On Twitter, OpLastResort, an account that claims to be affiliated with Anonymous, said Sunday that it had carried out the attack, and posted a link a third-party website where the data could be downloaded.
In the past, Anonymous has taken down several high-profile sites, including those of the Motion Picture Association of America and the Recording Industry Association of America. It has also targeted Amazon.com and the U.S. Department of Justice.
Anonymous often makes its attacks not through hacking, but merely by directing a giant traffic surge to the targeted website. The strategy is called a DDoS attack, short for distributed denial-of-service -- and it's hard for most websites to defend against.
The loose collective, including OpLastResort, has in recent weeks expressed anger over the death of Aaron Swartz.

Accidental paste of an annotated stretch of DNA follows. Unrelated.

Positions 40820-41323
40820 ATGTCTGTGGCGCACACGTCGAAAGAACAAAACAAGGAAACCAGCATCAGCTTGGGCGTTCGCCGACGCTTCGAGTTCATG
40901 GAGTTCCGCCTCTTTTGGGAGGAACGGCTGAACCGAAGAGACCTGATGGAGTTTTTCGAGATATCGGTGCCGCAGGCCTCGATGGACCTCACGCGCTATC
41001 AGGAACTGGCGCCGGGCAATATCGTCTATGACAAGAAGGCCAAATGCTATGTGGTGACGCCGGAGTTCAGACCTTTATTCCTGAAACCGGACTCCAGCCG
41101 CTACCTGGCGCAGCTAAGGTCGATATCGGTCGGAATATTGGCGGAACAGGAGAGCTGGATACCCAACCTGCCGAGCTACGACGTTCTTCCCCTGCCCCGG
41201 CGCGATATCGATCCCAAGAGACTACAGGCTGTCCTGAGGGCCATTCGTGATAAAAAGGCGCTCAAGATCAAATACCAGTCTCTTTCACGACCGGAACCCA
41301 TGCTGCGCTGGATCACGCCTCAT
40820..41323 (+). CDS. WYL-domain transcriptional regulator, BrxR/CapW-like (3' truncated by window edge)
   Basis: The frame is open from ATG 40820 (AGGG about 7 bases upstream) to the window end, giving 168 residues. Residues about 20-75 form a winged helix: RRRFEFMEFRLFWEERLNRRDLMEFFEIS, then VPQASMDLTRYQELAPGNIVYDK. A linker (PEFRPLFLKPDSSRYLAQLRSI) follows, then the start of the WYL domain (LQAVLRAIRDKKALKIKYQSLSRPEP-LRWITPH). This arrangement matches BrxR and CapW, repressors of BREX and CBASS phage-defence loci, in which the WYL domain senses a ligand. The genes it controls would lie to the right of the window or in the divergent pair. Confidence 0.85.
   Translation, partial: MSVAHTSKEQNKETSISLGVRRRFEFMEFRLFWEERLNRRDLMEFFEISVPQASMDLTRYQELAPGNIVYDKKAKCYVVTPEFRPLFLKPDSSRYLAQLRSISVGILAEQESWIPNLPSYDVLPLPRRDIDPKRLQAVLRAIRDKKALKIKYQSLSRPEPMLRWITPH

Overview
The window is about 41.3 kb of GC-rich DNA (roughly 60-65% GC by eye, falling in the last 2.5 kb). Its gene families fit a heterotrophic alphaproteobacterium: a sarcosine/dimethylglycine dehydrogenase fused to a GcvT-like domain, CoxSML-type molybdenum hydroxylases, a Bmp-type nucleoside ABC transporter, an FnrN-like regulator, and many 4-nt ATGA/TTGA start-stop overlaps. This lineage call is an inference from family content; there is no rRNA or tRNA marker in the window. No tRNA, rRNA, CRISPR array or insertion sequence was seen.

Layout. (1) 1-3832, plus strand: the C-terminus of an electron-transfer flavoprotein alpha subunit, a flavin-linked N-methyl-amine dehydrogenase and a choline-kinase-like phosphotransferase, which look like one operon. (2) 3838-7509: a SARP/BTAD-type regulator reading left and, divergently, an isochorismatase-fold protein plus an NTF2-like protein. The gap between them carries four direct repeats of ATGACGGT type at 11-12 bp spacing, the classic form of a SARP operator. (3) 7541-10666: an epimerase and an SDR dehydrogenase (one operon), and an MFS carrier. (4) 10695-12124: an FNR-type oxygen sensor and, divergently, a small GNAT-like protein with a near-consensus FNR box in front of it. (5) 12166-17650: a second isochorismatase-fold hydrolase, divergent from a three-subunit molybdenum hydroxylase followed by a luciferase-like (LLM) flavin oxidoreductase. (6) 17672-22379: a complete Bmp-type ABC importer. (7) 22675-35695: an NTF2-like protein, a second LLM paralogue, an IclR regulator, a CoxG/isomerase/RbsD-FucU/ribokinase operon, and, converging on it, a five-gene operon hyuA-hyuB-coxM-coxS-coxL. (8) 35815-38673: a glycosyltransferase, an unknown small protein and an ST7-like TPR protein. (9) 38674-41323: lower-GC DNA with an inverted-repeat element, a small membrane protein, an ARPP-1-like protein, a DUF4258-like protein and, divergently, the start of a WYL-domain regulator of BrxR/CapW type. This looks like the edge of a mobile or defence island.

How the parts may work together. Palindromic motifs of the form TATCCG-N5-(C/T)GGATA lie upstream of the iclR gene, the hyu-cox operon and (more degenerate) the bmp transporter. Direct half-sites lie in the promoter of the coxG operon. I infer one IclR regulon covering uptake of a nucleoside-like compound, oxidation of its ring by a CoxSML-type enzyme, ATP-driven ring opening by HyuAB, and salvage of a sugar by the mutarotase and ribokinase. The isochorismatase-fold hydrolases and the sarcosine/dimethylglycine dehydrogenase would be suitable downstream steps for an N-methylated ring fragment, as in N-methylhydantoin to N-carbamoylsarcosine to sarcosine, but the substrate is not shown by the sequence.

Swartz, a 26-year-old Internet savant who shaped the online era by co-developing RSS and Reddit and later became a digital activist, committed suicide last month.
In 2011, Swartz was arrested in Boston for alleged computer fraud and illegally obtaining documents from protected computers. He was facing the possibility of a trial and incarceration.
Swartz's family and partner called his death "the product of a criminal justice system rife with intimidation and prosecutorial overreach." And they criticized prosecutors for seeking "an exceptionally harsh array of charges (for) an alleged crime that had no victims."
The U.S. attorney for Massachusetts, Carmen Ortiz, has said that her office acted appropriately in bringing the case.
-- CNN's Scott Spoerry contributed to this report.